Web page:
I love watching actors do press for their latest releases. Not just because it’s a chance to see them talking outside of their roles / hyping up a film that I may or may not give half a damn about, but because of how they “act”. It’s very telling when you see an actor looking unexcited about a project. Generally, that film isn’t going to be worth the film its burned onto. Yes, I’m looking at you Bruce Willis in your TV interviews for A Good Day To Die Hard. You looked disinterested, and boy was I disinterested in the final film. So when I saw Mark Wahlberg on British TV, getting all drunk and lairy when promoting Broken City… well, I knew I had to see the film.

Before I get into the nuts and bolts of the review, I want to dwell on Wahlberg‘s appearance on a show we have over here called The Graham Norton Show. His fellow guests? Sarah Silverman and Michael Fassbender. These aren’t two unknowns; especially Fassbender who’s now arguably bigger than Wahlberg both sides of the Atlantic. The video above is taken from YouTube and showcases the best bits. I really recommend watching it, as Wahlberg is hilarious / infuriating and gets more rowdy as the video progresses. I loved his drunken approach to selling a movie. Television gold. Seriously, watch the above video. It’s worth it! Even if you just skip to 11min in, it’s worth it.

So, what is Broken City? Well, I’m happy to report that Mark Wahlberg actually starts the movie “on the wagon”… so maybe he was playing this up? Or maybe he just loves the claret? Who doesn’t? The movie focuses on Billy Taggart (Mark Wahlberg) an ex-New York cop who’s now living out his days as a private detective / snoop for anyone that’ll pay him. He’s suddenly offered business by the Mayor of New York: a Mr. Hostetler (Russell Crowe). The task? Spy on his wife (Catherine Zeta-Jones) who he suspects of cheating on him. Simple enough? Now add in the backdrop of this being during the election campaign in which Hostetler seeks to retain his role in the city. But things aren’t always as clear as they first appear. There’s a hell of a lot of dirt in this Broken City.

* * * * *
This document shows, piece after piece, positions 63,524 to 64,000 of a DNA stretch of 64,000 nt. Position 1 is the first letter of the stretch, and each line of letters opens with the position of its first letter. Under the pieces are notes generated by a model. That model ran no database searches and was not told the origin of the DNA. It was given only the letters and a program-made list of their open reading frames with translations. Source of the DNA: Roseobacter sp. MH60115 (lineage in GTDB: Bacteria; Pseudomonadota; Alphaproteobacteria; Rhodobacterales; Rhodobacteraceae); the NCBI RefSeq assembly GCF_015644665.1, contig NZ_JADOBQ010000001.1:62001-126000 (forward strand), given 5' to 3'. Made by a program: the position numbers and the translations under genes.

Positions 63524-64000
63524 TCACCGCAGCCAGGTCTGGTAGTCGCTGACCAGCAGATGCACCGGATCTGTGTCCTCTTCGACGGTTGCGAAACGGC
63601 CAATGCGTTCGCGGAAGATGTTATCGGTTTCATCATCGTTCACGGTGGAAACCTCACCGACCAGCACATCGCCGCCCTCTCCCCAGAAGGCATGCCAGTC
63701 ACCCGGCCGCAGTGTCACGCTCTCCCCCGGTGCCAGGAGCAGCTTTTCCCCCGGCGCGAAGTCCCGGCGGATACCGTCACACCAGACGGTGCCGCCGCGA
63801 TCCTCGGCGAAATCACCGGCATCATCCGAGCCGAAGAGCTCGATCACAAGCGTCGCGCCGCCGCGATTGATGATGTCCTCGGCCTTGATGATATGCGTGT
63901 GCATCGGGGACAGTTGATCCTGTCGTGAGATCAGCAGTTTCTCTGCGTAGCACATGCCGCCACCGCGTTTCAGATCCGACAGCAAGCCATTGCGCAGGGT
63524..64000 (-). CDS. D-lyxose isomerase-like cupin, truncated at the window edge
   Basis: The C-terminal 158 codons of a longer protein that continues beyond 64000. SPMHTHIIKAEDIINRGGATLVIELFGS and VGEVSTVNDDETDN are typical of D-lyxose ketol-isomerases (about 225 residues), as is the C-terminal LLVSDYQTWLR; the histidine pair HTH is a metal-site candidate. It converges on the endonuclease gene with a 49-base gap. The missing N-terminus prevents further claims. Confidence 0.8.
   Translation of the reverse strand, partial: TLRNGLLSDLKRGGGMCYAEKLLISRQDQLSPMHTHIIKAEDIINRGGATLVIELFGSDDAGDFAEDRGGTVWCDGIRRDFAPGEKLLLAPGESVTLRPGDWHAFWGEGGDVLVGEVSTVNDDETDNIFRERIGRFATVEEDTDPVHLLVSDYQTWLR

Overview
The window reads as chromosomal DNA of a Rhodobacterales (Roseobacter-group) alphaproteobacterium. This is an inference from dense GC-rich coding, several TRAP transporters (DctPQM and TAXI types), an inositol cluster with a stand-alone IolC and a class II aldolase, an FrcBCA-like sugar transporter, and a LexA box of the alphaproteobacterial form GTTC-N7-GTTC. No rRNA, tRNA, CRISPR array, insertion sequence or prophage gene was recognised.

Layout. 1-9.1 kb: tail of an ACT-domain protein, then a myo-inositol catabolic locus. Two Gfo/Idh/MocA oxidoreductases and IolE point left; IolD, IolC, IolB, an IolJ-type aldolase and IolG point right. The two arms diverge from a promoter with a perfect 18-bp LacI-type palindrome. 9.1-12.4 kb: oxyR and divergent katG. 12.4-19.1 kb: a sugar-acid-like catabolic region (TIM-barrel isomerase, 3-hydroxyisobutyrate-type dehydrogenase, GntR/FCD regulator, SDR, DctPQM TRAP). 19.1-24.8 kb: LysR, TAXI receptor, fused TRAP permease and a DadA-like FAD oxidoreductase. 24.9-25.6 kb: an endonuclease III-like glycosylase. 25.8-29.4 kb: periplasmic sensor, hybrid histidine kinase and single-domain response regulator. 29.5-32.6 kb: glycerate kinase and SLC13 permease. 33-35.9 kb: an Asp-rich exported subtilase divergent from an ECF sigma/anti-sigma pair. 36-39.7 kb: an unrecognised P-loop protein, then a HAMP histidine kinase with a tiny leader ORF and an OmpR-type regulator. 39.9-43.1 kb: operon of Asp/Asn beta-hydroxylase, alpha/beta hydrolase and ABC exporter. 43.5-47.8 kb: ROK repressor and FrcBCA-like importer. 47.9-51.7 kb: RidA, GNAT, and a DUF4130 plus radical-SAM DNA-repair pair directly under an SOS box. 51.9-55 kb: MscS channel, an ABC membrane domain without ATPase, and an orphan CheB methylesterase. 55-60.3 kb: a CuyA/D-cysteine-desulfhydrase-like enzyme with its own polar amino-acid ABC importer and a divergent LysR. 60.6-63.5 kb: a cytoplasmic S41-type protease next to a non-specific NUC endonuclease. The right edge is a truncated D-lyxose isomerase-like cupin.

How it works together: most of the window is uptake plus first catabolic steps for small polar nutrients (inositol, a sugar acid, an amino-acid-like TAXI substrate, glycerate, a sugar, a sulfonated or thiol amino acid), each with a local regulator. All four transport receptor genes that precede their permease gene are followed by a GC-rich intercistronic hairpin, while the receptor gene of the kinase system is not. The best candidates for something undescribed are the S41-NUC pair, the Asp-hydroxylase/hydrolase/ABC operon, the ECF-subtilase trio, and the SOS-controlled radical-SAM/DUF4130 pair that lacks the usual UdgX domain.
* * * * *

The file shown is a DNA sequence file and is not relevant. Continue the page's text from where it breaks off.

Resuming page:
Broken City (2013)

Yeah, I probably should write promo spiel right? In between slurring and interrupting guests, Wahlberg pitched Broken City as an old school film focused on a character driven plot. And he’s right. The film is very much driven by its protagonists and does very well from it. Especially for the first half of the movie. Now, I thought this first half was pacey, had a clear narrative and some really involving characters. The second half? Wow… things quickly became clouded and more and more plot points got thrown into the mix. So much so that I feel it detracted somewhat from the main themes of the film.

What the film did do well was characterisation, so I’ll hand it to Wahlberg there. I thought his and Crowe‘s performances were great. They were never going to set the world alight, as neither stretched themselves to any degree. In fact, you could argue that Mark Wahlberg was once again playing Mark Wahlberg… but I’m cool with that. I can relate to the guy for some reason. He’s an every-man. And Crowe? Well, as you’ll remember from my Les MisĆ©rables review, I just like the guy.

Broken City (2013)

Having said all that, the film is “light” and the plot “twist” can be guessed within the first 10 minutes of the run time. This isn’t a great asset for a thriller. You want suspense, you want shock, you want to be guessing “what if?” But with this, you can pretty much surmise how things will turn out. It’s a shame, as I think deep down there’s a great film here. I liked the character-driven focus of the film, as opposed to a number of big, dumb set pieces where cars blow up or fly off freeways. I’m bored of that (although Michael Bay isn’t, so it would seem). If only the film had a deeper narrative then there’d really be something to rave about here.

Broken City isn’t going to set the world alight, nor is it going to be elected to the role of Mayor… if films could be elected Mayor! The film is driven admirably by Mark Wahlberg and Russell Crowe, but is let down by a predictable plot. You really can’t be doing with a weak plot when you’re dealing with a thriller. The clue’s in the word “thriller”. You need to be “thrilled”. Unfortunately, Broken City was mostly filler in the latter half, and not much thriller. Clever what I did there, right?

So it looks like Mark Wahlberg‘s appearance on British TV was incredibly representative of the film as a whole. It started off promising and had a coherent narrative that made me keep watching, but as the film / interview progressed, the plot / Mark gradually became far less discernable and increasingly distracted by what was going on around it. It just goes to show that you really can judge a book by its cover film by its press coverage.

Phage Factor:

3 Star

Ted (2012)